Winter 2018 Distinguished Professor - Dr. Nancy Langston

| December 6, 2018 | Theme: Water Resources |

Nancy Langston


Distinguished Professor Nancy Langton


Sustaining Lake Superior
TechTalks presented by Great Lakes Research Center affiliates:

This special iteration of the Research Forum series will be a combination for a Distinguished Lecture (20 minutes) and several TechTalks presentations (2 Minute. 2 Slides) 

Research Statement

How can communities help sustain the health of Lake Superior in the face of climate change?  The challenges facing Lake Superior are many—yet local, regional, and international communities overcame enormous threats to the lake's ecosystems in the past century. My research asks: What can we learn from the recoveries around Lake Superior over the past century, as we face new interconnected challenges from climate change, synthetic chemicals, and forest change?

Six Questions with Professor Langton



Sarah Fayen Scarlett
Department of Social Sciences
“Community-Engaged Historical GIS and the Politics of Place”

Cultural repair work in post-industrial communities like Michigan’s Copper Country must attend to the individual politics of place. A community-engaged historical GIS project called the Keweenaw Time Traveler is an online interactive atlas built to engage descendent communities in residence and on the web with place-based story-telling and intergenerational conversations about shared landscapes. Countering the forced forgetting that accompanies deindustrialization and enfranchising historically excluded groups, which generally divide along class lines, requires long-term public history programming to create meaningful conversations today about the legacies of the past that continue to shape our communities.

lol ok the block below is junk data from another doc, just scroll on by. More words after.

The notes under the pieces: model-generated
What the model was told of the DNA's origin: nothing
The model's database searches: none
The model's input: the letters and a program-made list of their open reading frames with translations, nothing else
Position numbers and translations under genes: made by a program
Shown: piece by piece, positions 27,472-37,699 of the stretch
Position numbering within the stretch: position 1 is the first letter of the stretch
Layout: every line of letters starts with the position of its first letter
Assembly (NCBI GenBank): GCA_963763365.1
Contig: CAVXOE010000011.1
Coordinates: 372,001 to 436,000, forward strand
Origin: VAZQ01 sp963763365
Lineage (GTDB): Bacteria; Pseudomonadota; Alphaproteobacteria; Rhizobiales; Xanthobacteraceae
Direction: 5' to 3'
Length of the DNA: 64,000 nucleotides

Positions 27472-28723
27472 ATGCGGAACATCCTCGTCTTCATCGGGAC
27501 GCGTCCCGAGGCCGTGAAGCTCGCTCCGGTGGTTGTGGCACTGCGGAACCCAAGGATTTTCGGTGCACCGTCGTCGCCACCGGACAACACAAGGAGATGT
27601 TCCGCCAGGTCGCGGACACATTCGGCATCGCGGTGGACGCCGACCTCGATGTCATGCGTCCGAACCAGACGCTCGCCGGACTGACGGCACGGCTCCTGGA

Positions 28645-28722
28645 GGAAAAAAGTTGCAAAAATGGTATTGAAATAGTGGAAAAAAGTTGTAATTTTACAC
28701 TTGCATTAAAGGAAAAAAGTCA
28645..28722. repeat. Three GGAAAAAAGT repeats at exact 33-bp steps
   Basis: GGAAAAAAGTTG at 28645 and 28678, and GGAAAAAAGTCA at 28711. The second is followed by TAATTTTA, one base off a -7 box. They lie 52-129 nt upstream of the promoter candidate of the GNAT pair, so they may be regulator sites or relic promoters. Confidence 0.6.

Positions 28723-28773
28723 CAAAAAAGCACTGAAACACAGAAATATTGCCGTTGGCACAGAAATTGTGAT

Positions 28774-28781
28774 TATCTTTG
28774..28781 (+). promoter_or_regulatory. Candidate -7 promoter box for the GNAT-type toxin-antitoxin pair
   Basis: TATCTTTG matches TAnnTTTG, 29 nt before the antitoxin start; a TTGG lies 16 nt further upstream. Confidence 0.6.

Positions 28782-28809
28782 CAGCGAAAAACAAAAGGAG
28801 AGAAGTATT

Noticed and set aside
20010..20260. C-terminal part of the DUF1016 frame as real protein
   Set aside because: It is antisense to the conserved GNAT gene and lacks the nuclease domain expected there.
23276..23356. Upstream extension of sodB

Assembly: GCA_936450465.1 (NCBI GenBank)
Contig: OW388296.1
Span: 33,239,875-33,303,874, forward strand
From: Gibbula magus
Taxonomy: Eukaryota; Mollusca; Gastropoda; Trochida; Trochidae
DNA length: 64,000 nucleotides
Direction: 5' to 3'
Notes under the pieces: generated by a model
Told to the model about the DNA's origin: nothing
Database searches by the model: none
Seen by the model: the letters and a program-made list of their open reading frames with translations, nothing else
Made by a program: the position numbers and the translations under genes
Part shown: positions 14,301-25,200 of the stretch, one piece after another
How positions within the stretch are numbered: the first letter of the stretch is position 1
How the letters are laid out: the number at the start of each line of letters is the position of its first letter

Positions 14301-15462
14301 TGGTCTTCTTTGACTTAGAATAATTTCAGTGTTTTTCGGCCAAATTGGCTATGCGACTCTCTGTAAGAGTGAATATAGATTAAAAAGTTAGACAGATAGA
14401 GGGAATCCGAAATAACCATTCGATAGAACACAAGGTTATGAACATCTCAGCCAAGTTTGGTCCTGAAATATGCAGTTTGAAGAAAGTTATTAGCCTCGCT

Casey Huckins
Department of Biological Sciences
“Migratory Coaster Brook Trout Face an Upstream Battle”

Adfluvial Brook Trout, Salvelinus fontinalis, commonly known as coasters, were abundant in Lake Superior until the late 1800s when human actions reduced populations to the scattered remnants that persist today. While we actively work to find and restore these populations, they provide opportunities to understand the ecology and implications of this life history form. As with all the work we do in my research group we strive to develop synergy between basic research, restoration, and monitoring to help sustain our aquatic ecosystems.

Sarah Green
Department of Chemistry
“Teaching global climate change and regional impacts”

Our students will live on a planet very different from the one on which civilization has developed. I am teaching the science and policy aspects of this transition in an interdisciplinary course that includes both science and non-science participants. Understanding and responding to our changing world are becoming essential for all students and could be better incorporated throughout the Michigan Tech curriculum.

Donald Lafreniere
Department of Social Sciences
“Building Community Resiliency through Geospatial Technologies and Big Data”

Deindustrialization, climate change, globalization, resource extraction... the list of pressures and challenges to communities of the Great Lakes is vast.  In this talk, I will outline two concurrent community-based projects that use geospatial technologies and big data to help communities in Michigan become more resilient to the changes in neighborhoods, economies, and the environment.  The GRACE Project (GIS Resources and Applications for Career Education) has recently completed its fifth year of training Michigan teachers and high school students in the use of GIS technologies to solve community and economic development issues.  The Copper Country Historical Spatial Data Infrastructure project has been developing a space-time linked big dataset of the built and social environments of the region from the 1850s to present to aid researchers and policymakers alike in understanding the legacy effects of industrialization and the subsequent impacts of deindustrialization on our communities.